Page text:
Pick your flavor
Google, which first introduced its Confidential Virtual Machines in 2020, announced last month Confidential Space, which offers secure multi-party collaboration. This, according to Google Cloud Security VP and GM Sunil Potti, will let organizations work on sensitive data privately while strictly limiting access to said info.
For example, banks can work together to identify fraud or money laundering activity without exposing private customer information — and breaking data privacy laws in the process. Similarly, healthcare organizations can share MRI images or collaborate on diagnosis without revealing patient information, Potti said at the event.
Meanwhile, Microsoft also announced the general availability of its confidential virtual machine nodes in Azure Kubernetes Service in October. Redmond first demonstrated confidential computing at its 2017 Ignite conference, and Azure is widely considered the most mature provider of the still-nascent technology.
Amazon calls its confidential computing product AWS Nitro Enclaves — but as all cloud customers with data spread across multiple environments quickly discover, providers’ services don’t always play nice with each other. This holds true for confidential computing technologies, which has created a market for companies like Anjuna Security.
Or use cloud-agnostic software
Anjuna developed confidential computing software that allows companies to run their workloads on any hardware and in any cloud providers’ secure enclaves without having to rewrite or otherwise modify the application. This makes securing sensitive data really easy, Anjuna CEO and co-founder Ayal Yogev tells The Register.
He likens his company’s cloud-agnostic software for confidential computing to the ease of the transition to HTTPS for protecting websites. “We make it super simple to use.”
Anjuna’s customers include the Israeli Ministry of Defense, banks and other financial services firms, and digital asset managers.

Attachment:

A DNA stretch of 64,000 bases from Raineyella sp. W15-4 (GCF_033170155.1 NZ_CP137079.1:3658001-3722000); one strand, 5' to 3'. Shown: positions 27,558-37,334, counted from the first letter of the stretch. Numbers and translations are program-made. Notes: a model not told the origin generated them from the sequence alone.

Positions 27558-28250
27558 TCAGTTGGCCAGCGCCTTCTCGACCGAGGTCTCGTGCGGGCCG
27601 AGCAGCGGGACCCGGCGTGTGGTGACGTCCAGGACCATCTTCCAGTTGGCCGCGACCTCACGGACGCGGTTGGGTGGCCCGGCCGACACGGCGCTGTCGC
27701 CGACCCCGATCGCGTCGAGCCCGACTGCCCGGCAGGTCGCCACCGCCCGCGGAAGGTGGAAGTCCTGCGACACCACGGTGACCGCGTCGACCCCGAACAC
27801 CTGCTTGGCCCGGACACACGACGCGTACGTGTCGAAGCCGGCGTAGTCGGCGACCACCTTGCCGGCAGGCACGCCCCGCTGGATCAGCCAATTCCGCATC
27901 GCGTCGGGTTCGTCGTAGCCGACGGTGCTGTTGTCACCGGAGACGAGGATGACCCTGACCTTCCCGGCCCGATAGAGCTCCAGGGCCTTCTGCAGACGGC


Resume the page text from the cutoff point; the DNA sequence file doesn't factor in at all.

While Fireblocks started using Azure Confidential Computing when the service was available in preview, and its core is built on Intel SGX for secure enclaves, “we want to give out customers options, like AWS Nitro or GCP,” Ofrat says. “Customers can choose whatever cloud partner they want, and Anjuna supports all of them.”
Will it go mainstream?
A recent Cloud Security Alliance survey [PDF], commissioned by Anjuna, found 27 percent of respondents currently use confidential computing and 55 percent plan to do so in the next two years.
Ofrat says he expects confidential computing to become more mainstream across cloud environments over the next three or five years.
“This will support Web3 use cases, but also government and healthcare use cases around privacy,” he adds.
Benefits of confidential computing even extend to protecting against ransomware and IP theft, Ofrat tell us, noting the rumored Disney movie theft in which crooks reportedly threatened to release film clips unless the studio paid a ransom.
“They could take this simple technology and encrypt movies before they’re out,” he says. “The technology can be really beneficial.”
And keeping stolen cryptocurrency out of crooks’ hands wouldn’t be such a bad thing, either. ®